Whakapapa and Learning

The realms of “te korekore, te po, te ao mārama” provide a frame from which to view Māori learning, one that is deeply embedded within a Māori worldview and which expresses Māori ways of knowing, being, and doing.
  • Te Korekore: Potential Being

    Te korekore is the realm of potential being, between nonbeing and being. This realm is where all things gestate, where there is endless potential for learning and growth. This is a time of potential and possibilities, a time of openness to new ideas and growth. It is the seedbed of learning and development.

  • Te Po: Becoming

    Te po is the period of becoming, of stretching, of challenge, and of growth. There are many sub-realms within te po, “te Po te kitea, te Po tangotango, Po whawha, Po namunamu,” meaning “the night of unseeing, the night of hesitant exploration, night of bold groping, night inclined towards the day” (Marsden 1992, p.135). These nights provide an insight into the realm of te po, which is marked with uncertainty, hesitancy, apprehension, and negotiation. It does however also have a sense of stretching and swelling and unfolding potential and consciousness. This is the growth period of the seed of learning and development. Learning can occur simultaneously on different levels; on different topics or subjects; on different planes including physical, emotional, and spiritual; and in different intensities. Like the contractions of birthing a child, the birthing of ideas and understandings is challenging, very rarely without pain, and comes in waves, surging and ebbing.

  • Te Ao Mārama: Being

    Te ao mārama is the realm of being, the realm of realization, enlightenment, and clarification. It is not, however, viewed as the end point, but rather as part of a continuously unfolding stream. The universe is likened to a stream of processes and events never static. Furthermore Māori did not develop the idea of a goal of history, so not only was there no end point, there was no final objective or goal. Each element is an integral part of the whole. So to know something is to locate it within space and time. Knowledge of whakapapa is critical to this.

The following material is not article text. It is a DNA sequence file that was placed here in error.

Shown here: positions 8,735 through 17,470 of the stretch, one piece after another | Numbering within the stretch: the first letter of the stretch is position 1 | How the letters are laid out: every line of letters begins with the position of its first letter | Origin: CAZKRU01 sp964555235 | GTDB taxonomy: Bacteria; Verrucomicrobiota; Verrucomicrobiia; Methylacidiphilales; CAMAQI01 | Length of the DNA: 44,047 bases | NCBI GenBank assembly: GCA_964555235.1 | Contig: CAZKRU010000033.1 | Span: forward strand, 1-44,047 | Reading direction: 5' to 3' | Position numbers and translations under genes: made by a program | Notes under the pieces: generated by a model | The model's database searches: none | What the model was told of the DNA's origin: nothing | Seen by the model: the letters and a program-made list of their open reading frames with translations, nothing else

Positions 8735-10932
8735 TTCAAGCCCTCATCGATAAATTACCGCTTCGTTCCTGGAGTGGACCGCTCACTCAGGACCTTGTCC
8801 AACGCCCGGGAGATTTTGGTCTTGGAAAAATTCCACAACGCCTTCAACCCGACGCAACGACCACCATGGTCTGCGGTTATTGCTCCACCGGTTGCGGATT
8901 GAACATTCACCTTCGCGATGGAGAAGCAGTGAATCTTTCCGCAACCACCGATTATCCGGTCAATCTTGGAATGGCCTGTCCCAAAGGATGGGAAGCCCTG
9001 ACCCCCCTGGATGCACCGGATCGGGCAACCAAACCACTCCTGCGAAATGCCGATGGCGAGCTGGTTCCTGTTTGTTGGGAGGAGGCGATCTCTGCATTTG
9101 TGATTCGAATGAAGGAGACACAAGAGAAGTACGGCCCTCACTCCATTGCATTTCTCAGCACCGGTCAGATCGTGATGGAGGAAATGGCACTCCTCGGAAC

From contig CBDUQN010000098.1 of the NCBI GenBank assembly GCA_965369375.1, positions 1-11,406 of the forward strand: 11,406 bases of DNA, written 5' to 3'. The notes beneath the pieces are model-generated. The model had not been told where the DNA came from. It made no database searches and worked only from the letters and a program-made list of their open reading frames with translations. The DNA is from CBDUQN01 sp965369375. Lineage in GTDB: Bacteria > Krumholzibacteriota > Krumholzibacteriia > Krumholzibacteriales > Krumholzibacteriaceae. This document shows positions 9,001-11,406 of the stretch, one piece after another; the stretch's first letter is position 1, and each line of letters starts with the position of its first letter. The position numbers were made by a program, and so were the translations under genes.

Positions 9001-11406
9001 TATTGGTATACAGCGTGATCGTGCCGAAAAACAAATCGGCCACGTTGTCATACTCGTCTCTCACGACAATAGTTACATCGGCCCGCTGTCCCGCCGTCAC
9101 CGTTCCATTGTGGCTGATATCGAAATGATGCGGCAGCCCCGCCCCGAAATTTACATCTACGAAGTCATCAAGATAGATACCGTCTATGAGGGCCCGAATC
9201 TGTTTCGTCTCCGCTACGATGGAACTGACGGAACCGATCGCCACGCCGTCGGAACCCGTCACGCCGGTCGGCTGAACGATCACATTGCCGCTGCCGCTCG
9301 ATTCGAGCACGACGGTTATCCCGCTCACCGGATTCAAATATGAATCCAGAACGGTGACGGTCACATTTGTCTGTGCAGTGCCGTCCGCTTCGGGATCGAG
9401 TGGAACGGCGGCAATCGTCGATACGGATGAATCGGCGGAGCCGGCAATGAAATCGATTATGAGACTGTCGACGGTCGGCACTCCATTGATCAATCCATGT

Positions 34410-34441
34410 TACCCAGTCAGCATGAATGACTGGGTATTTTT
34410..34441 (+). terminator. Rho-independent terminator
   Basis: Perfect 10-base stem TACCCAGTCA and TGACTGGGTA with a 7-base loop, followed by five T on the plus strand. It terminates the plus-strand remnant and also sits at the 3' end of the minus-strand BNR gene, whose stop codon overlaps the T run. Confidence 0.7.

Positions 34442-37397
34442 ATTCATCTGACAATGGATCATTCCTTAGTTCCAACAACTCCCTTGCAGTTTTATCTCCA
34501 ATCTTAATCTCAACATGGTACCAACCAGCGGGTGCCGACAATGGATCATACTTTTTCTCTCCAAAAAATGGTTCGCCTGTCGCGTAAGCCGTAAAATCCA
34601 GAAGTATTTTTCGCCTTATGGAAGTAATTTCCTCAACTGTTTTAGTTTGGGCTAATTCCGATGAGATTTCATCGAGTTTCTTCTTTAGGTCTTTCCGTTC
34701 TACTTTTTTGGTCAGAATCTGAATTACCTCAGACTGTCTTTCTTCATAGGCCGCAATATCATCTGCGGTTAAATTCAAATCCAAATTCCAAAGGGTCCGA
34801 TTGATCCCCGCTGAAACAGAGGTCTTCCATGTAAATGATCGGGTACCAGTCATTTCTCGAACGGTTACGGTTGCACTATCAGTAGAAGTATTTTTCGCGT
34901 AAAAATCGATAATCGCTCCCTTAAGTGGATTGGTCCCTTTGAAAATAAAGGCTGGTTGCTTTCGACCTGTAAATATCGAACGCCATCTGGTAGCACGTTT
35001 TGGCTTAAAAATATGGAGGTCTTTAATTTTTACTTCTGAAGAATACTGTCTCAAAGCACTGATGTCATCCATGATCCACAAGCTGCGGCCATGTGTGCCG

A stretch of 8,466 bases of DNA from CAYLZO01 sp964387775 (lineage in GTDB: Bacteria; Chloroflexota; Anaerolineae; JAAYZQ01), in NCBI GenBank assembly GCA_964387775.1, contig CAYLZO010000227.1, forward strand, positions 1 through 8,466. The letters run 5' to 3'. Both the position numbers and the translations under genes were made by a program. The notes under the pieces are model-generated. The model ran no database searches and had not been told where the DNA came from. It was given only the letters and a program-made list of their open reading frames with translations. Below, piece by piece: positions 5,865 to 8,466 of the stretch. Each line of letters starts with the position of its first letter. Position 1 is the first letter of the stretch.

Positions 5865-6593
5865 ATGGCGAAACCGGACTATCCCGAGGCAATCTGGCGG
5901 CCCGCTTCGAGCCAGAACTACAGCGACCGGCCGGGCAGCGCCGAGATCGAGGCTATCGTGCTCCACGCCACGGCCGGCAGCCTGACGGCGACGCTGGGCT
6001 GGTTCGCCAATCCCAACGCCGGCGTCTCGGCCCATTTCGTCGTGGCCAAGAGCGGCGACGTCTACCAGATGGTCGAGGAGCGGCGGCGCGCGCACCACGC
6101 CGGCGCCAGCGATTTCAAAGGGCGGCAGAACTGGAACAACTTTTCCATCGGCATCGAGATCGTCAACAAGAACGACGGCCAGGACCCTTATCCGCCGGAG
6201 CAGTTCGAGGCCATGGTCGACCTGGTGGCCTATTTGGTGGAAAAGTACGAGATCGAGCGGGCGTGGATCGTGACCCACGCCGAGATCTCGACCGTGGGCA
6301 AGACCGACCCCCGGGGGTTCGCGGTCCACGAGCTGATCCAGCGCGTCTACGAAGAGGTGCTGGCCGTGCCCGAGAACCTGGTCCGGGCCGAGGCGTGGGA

Teaching, learning, and the learner are located within the context of Ranginui, the sky father, and Papatūānuku, the earth mother, their children, and their descendents. Whakapapa situates the learner within this world. Learners can place themselves in the world and so are able to relate to any aspects of life or nonlife including mountains, the rain, the sea, and all creatures and things in the world.

References

  1. Cheung, M. (2008). The reductionist – Holistic worldview dilemma. MAI Review, 2008, 3, Research Note 5.Google Scholar
  2. Graham, J. (2009). Nā Rangi tāua, nā Tūānuku e takoto nei: Research methodology framed by whakapapa. MAI Review, 1, Article 3. Retrieved from http://www.review.mai.ac.nz
  3. Marsden, M. (1992). God, man and universe: A māori view. In M. King (Ed), Te Ao Hurihuri: The World Moves On (pp. 118–138). Wellington: Hicks Smith & Sons.Google Scholar
  4. Ministry of Education. (2009). Te Whatu Pōkeka: Kaupapa Māori assessment for learning: Early childhood exemplars. Wellington: Learning Media.Google Scholar
  5. Robinson, S. T. (2005). Tohunga: The revival; ancient knowledge for the modern era. Auckland: Reed.Google Scholar
  6. Shirres, M. (1997). Te Tangata : The human person. Auckland: Accent Publications.Google Scholar

Copyright information

© Springer Science+Business Media Singapore 2017

Authors and Affiliations

  1. 1.Te Hononga Curriculum and Pedagogy, Faculty of EducationWaikato UniversityTaurangaNew Zealand
  2. 2.University of WaikatoHamiltonNew Zealand